But, the work is far from over!
Join us on July 9th, 2019 for the 3rd Annual #SayDyslexia Rally on Capitol Hill! We will come together to celebrate our successes and re-energize our efforts to advocate for change. 

https://www.saydyslexiarally.org/
Send questions to saydyslexiarally@gmail.com and 

*This is not a fundraising event. This is purely an awareness raising event.

Heading to the #SayDyslexia Rally

 

 

Students, parents and professionals from across the country have led the way in advocating for real change to support individuals with dyslexia. We have seen an unprecedented burst of bi-partisan support for legislation and policies aimed at raising awareness, advocating for resources, and changing the status quo in teacher preparation, early screening and school-based interventions
But, the work is far from over!

 

Legislation in North Carolina

This video was made in 2016. Since it was posted the North Carolina legislation has passed one law concerning dyslexia. HB149 was passed in 2017. It defines dyslexia and requires review of screening and teacher continuing education. The law is vague on how the these goals will be accomplished.
https://www4.ncleg.net/sessions/2017/bills/house/pdf/h149v4.pdf

Teachers are still not being taught what dyslexia is and it’s signs at the university level even though it is the #1 learning disability. They are still using methods of reading instruction that will not help dyslexic children.
Please, keep telling your stories to your state representatives and school boards. They need to know what can be improved for our children to succeed. States like Oregon and Arkansas have passed comprehensive legislation for their dyslexic students and Georgia has a bill on the Governor’s desk. The North Carolina legislation needs to take a serious look at dyslexia and follow the lead of these states. The literacy rate will never have significant gains until the needs of dyslexic students are met.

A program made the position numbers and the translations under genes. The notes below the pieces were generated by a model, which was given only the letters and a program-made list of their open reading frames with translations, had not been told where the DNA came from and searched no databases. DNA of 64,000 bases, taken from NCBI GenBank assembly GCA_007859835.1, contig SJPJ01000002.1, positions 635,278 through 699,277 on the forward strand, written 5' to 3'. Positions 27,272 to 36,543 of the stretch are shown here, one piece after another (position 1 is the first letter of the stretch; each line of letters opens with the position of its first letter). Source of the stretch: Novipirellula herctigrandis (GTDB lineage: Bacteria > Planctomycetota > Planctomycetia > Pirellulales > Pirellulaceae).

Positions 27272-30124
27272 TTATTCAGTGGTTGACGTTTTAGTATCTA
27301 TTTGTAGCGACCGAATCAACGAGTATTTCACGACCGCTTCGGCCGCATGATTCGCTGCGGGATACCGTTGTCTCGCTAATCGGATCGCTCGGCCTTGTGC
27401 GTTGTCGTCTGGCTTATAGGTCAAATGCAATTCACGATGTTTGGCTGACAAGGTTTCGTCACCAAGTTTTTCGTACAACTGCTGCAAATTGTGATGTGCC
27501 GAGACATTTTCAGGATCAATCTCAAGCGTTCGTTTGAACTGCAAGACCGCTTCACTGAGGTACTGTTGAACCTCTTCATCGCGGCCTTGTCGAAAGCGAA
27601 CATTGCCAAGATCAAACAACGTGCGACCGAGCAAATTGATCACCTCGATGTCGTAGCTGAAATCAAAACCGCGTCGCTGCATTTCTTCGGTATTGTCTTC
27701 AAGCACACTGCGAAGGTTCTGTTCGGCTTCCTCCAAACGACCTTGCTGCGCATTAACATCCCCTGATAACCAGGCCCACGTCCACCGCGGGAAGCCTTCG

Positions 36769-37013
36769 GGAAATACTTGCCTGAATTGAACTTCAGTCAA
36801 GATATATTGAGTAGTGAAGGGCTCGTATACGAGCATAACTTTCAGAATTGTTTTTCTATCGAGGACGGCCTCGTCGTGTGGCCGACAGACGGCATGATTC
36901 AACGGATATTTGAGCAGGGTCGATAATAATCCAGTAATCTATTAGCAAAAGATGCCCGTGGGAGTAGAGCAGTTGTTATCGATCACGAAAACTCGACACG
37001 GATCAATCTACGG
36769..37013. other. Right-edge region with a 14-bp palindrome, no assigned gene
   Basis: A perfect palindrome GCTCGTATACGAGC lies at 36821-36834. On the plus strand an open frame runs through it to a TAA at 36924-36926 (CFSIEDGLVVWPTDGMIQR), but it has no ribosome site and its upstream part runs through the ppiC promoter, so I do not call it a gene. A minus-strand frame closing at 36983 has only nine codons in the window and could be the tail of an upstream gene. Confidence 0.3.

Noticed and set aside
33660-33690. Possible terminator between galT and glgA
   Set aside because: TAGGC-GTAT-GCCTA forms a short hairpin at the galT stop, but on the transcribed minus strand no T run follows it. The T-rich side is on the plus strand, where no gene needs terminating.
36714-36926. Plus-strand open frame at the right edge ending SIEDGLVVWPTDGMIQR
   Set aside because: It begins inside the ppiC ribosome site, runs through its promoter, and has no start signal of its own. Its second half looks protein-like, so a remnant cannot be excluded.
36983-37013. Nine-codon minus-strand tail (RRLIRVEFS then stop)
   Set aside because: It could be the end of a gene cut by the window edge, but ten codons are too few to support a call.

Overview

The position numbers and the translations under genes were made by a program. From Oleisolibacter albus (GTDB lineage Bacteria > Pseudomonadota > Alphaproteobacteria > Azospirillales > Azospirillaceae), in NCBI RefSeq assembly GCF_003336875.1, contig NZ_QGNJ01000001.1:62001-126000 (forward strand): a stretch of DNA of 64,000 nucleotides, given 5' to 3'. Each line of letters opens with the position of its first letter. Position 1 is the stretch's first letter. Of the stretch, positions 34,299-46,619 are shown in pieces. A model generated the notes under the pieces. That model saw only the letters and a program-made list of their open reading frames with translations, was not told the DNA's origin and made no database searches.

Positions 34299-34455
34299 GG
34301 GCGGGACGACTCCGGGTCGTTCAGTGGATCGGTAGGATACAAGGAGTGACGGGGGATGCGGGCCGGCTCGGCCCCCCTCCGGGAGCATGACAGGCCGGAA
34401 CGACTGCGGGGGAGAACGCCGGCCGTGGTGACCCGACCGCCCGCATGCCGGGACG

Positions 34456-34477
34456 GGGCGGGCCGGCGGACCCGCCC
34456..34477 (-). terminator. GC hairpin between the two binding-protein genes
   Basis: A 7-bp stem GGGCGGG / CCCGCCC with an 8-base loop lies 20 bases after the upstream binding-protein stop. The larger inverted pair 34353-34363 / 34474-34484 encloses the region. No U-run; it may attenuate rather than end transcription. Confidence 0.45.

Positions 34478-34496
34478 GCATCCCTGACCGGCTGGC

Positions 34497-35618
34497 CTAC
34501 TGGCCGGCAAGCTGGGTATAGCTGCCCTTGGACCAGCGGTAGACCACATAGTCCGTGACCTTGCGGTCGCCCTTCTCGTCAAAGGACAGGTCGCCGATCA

#SayDyslexia


https://www.dyslexicadvantage.org/dyslexia-laws-2018/

State’s Reading Struggles Overview

The state of North Carolina needs to take a look at it’s higher education programs and how they train teachers to teach reading to our children. Teachers need to be taught about dyslexia and how these children learn. Read to Achieve will keep failing if the needs of these students are continually overlooked. -Decoding Dyslexia North Carolina #SayDyslexia

“Only 52 percent of first graders in North Carolina demonstrate reading comprehension, according to another report presented by Tara Galloway, director of K-3 Literacy at the State Department of Public Instruction. That number is 56 percent for second grade students, and the pass rate on third-grade end-of-year reading tests is only 55.9 percent. Over time, that pass rate has declined.”

https://www.ednc.org/2019/01/10/state-board-shines-a-spotlight-on-states-reading-struggles/